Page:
Yep.  I think almost all kids do this, but he was several years late in finally understanding pronouns and it certainly confused peers who tried to talk to him about toys.  So, kids thought he was odd and adults?  Well, most people just noticed the bumps in social interaction (lack of greetings, poor body language, topic changes), but it was baffling for me to talk with a kid who could read eighty page books and use high school vocabulary while talking like a toddler.  I'm serious, at four his vocabulary tested at the level for a 17 year old.

"There is a kind of boot-strapping going on when we read a text, or listen to someone else speaking. We draw inferences about the person's circumstances from what he says, and then we use this inferred context in order to interpret other things that he says. For instance...consider the following exchange:
"How much are the d--n sheep gonna cost?"
"You're outta luck. The price has gone up!" (From Wedding by the Sea).
If you ask the average reader whether the person who inquired about the price of sheep wants to buy sheep or sell sheep, the answer you'll get is: "He wants to buy them." But the hyperlexic child might not be able to draw this inference, even though he knows all the words in the passage and can use them properly as applied to his own life.
How does the average reader know? He can put himself in the shoes of a buyer or a seller, and he realizes that when the price goes up, this is lucky for the seller, but not for the buyer.
If we want to help a hyperlexic child to understand the meaning of "luck" as it appears in the average reading passage, we need to teach him more about people and what motivates them...  For instance, if you want to make sure the child understands the words "deck" [previously referenced as having 3 definitions] and "luck" [previously referenced as based on point of view], one way to do it is to take him out on the deck, bring out a deck of cards, and play a game of chance... It's a social problem, not a reading problem. If we manage to resolve it, the child will benefit in all areas of life, not just reading... "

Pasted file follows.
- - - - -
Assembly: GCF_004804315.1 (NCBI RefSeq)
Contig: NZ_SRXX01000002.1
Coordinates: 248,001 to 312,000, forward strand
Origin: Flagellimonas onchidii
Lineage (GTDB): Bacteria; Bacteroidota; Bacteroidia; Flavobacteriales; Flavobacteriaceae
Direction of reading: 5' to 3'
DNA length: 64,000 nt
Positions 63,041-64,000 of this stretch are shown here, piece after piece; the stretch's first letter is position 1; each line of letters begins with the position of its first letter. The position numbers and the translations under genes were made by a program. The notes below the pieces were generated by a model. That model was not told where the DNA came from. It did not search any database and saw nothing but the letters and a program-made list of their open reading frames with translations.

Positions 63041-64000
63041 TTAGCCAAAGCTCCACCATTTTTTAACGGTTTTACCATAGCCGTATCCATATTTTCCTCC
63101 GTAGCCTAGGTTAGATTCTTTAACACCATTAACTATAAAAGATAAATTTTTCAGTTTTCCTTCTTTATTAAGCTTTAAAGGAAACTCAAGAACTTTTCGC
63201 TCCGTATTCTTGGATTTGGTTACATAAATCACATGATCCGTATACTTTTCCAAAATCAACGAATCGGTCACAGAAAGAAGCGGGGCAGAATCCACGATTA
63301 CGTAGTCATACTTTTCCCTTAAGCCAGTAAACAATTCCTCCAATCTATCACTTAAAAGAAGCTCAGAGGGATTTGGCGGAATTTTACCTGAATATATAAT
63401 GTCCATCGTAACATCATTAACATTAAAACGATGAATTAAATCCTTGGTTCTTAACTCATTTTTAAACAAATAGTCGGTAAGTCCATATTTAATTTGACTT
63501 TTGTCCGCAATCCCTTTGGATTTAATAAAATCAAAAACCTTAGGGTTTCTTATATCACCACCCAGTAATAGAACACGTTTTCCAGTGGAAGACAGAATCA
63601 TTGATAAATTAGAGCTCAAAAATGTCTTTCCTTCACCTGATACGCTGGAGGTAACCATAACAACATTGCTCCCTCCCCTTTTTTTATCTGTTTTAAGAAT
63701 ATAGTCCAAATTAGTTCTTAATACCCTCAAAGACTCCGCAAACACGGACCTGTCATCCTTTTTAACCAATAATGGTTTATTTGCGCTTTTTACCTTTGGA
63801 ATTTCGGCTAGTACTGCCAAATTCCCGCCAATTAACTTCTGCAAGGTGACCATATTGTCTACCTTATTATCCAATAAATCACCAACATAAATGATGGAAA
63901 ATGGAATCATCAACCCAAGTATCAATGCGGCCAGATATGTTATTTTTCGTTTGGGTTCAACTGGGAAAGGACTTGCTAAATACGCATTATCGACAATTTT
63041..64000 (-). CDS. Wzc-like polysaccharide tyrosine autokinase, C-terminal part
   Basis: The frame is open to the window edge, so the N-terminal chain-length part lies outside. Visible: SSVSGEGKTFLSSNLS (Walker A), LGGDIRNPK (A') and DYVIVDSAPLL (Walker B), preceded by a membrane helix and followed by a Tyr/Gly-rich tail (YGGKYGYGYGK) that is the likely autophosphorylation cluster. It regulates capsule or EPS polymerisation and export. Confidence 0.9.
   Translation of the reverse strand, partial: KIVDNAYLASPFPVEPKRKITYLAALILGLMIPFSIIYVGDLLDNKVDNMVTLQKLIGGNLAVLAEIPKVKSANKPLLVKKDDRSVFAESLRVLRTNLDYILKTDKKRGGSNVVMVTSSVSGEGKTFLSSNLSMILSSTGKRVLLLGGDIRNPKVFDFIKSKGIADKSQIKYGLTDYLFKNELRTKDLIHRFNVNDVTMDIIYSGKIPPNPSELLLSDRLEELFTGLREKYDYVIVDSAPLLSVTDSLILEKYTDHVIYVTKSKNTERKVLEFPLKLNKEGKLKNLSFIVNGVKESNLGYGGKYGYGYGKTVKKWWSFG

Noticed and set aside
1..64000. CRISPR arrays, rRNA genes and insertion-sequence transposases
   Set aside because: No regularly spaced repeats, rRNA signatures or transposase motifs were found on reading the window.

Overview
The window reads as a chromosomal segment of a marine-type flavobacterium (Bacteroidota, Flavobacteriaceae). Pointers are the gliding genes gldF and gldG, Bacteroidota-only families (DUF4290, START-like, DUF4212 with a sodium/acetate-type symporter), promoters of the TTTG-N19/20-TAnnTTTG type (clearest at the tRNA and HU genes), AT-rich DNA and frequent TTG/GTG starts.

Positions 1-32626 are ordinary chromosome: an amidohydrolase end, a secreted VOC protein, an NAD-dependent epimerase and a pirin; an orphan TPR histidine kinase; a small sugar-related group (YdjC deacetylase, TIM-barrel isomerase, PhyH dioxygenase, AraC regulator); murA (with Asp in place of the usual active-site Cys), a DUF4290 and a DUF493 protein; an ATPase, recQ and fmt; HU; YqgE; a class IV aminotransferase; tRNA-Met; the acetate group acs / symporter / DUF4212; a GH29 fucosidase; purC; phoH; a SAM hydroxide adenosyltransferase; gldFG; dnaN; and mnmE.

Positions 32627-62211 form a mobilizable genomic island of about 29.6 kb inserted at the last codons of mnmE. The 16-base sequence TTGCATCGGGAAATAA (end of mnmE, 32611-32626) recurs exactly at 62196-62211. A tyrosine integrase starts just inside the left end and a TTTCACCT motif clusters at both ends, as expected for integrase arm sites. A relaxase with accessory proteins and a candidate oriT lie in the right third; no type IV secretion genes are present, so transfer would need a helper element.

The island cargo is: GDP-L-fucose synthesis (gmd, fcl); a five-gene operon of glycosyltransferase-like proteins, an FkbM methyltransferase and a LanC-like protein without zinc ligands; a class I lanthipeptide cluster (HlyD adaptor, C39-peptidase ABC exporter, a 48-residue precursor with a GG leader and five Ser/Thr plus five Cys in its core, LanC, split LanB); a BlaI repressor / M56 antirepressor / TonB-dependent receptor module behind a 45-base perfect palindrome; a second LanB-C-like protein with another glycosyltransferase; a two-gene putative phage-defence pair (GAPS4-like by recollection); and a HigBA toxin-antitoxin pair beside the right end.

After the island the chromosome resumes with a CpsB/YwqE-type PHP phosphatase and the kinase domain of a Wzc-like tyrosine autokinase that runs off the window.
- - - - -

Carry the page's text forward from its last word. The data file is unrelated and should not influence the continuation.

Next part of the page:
Ah, well we're certainly working on it :)  It can take two hours to read an Ameleia Bedelia book because of all the perspective changing which utterly baffles him!  It's just amazing to me how delightfully different kids can be and, while hyperlexia may be a bit more outside the norm, it's just one of the things that makes him unique and fun and different and a joy for me to parent.


  1. I've got to say, the concept of hyperlexia as you present it is of great interest to me: It sounds a lot like the way I functioned in my childhood, though perhaps slightly more extreme. I was intellectually several years ahead but socially definitely behind, and I still have trouble reading social signals. I think I'll have to read a bit more about this.

    But it also makes me think of an idea that's been discussed among science fiction fans: the "fannish accent," as described by a speech therapist named Karyn Ashburn (see if you're curious about the topic). Some of the behavioral aspects sound similar. The talk where it was originally presented hypothesized that some of the behavior came from very small children trying to communicate complex ideas to adults in language that they had acquired from reading and had difficulty using in speech. That sounds somewhat relevant to what you describe.


  2. My almost three year old son has been diagnosed as hyperlexic. He knows his ABCs, can recognize all his numbers, can count passed 15, and has memorized countless books and Little Einsteins episodes. He is a very spirited child with a fantastic smile and warm heart. We first noticed his speech delay at around 18 months when his language skills all but disappeared. He is now speaking all day long and picking up new words daily, but context and people skills are still delayed. We are sending him to a devrlopmental preschool on the fall with hopes that their specialized programs will help him make stronger connections.

  3. Anonymous, I highly recommend the yahoo parenting group for hyperlexia as an excellent resource and support group for navigating this parenting challenge :)